Determining the Value of an Old Light Bulb

So, let's say you just found an old light bulb, and you want to know how much it's worth. I'll presume you want to put it up for sale, probably on an auction website like eBay.com (and you want to have all the right buyers see it and have a good sale and all that). This is actually a fairly hard thing to figure out, as their value is based only on what a very small pool of buyers are willing to pay for them, and even the amount they are willing to pay varies over time. (there's not that many light bulb collectors out there). But, I've written this guide to hopefully help you figure out where your light bulb stands. Please use this guide as a general guide only, and not as a set of rules. The only rule to the value of antiques is that there is no rule. They're only worth whatever a buyer wants to pay for them. Supply varies wildly depending on the kind of bulb, and demand has a heavy tendency to concentrate on bulbs that are low in supply. If you desire, you may contact me for additional help.

But first, you need to know this: Lately (2019) I have noticed a disturbing trend on eBay.com, where so many sellers are putting up light bulbs with totally arbitrary prices, the vast majority of which are totally unrealistic and a complete fantasy. I have seen many light bulbs being offered with a buy-it-now price that is 2x, 3x, 5x, even 10x the real value of the bulb. So they just sit there, getting relisted over and over for the same insane price, forever, until the seller finally gives up and reduces the price dramatically. I don't know why this is happening, but it is a real epidemic. Nobody is going to buy a $5-$10 Varicure 260w carbon heat bulb for $139.90, or a $10 50 watt Edison Mazda bulb for $59.99 (plus shipping!), or a $5 (if that) 1000W large GE incandescent bulb for $80... all of which are extremely common finds and are a tough sell even in perfect condition. Even the rarest versions of these bulbs (such as those made in colored glass for example) aren't worth anywhere near as much as that. After making various offers for several bulbs (through the "Make an offer" option), I did notice that whenever a bulb is sold for less than its asking price, if you look again at the closed listing it will say that the bulb was sold at full price, even if a much lower price was accepted by the seller. Obviously this is confusing people and making them think that antique bulbs are worth far more than they're really worth. It is a problem within eBay itself, and it's wasting everyone's time. So, just be aware of this. Now, to the rest of the article...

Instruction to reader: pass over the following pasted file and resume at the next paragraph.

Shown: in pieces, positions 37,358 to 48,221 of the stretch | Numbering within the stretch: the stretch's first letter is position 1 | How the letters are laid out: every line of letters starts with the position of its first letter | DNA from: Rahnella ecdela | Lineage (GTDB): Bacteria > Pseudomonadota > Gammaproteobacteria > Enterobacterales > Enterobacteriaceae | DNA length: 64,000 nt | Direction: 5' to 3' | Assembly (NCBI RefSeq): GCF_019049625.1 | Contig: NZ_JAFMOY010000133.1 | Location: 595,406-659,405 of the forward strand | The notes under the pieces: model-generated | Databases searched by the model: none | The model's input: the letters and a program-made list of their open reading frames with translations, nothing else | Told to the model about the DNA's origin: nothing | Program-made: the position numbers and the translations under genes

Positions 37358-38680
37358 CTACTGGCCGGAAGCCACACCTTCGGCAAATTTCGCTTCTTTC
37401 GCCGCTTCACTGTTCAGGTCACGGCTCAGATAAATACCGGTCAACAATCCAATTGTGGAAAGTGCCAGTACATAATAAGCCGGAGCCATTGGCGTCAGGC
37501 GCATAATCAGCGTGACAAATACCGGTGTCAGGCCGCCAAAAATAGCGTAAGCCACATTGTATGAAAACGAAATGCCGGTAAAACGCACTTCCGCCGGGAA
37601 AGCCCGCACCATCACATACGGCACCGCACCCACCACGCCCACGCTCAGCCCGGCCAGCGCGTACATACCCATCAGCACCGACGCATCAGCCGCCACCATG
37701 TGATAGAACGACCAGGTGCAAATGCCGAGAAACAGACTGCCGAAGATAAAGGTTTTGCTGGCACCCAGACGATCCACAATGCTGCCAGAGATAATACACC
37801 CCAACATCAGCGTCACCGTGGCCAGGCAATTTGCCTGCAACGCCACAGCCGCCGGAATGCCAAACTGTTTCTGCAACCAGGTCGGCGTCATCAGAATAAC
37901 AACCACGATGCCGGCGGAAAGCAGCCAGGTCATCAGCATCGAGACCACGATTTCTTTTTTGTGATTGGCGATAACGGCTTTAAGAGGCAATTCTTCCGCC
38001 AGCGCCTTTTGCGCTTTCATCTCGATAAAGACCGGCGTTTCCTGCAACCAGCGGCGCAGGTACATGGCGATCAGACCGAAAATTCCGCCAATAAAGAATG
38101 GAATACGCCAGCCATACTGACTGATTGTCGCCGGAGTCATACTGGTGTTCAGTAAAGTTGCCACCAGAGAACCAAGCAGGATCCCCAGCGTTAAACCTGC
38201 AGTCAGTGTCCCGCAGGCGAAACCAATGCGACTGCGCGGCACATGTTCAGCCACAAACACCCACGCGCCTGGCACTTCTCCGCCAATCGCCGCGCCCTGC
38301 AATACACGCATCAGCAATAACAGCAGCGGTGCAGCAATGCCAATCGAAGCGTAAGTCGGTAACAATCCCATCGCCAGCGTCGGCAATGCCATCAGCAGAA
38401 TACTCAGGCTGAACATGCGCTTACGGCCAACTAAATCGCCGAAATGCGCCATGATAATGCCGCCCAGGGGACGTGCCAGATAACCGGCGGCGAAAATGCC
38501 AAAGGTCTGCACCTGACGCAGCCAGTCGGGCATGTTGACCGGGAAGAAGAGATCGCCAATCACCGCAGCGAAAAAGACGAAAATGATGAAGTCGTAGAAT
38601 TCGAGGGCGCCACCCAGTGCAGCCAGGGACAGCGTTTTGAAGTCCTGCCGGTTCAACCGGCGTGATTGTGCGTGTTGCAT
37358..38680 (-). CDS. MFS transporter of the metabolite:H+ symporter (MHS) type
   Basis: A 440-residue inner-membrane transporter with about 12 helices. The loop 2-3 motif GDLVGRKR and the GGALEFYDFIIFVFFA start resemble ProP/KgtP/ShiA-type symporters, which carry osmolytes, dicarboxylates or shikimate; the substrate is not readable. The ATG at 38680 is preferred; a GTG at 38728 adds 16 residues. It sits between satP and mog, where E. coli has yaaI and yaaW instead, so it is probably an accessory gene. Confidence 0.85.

In general, it's best to start with the age of the light bulb, then look at its condition, then look at its overall appeal to a collector or antiques enthusiast.

The thing that will affect the value of your old light bulb the most is whether or not it is still able to do what it was originally made to do. (Here's a tutorial on how to test a light bulb without damaging it. This is especially important for low voltage bulbs, of which many exist). Does it still work? Is it in good shape? Is the filament intact or broken? If the light bulb no longer works, in most cases it will be worth nothing, or very little, although this depends on what kind of bulb it is (there are a few rare exceptions). If your antique light bulb is in absolutely perfect condition: Working, no glass darkening, no scratches, intact tip, no corrosion, and with an intact label... then clearly you have a winner. But if the glass is darkened from use, or the glass envelope is visibly scratched, or the tip is chipped or broken, or the base is heavily rusted or damaged, or it is missing all labels or any other identifying info, or worse, it doesn't work, then there could be a problem finding a buyer for it. Keep in mind that a bulb from the 1890's in bad shape can still be worth more than a bulb in perfect condition from say, the 1940's, so you should not assume that because a light bulb is in great shape, that someone would buy it. Certain kinds of old light bulbs are extremely abundant, many of them in perfect condition, so don't just factor in the condition.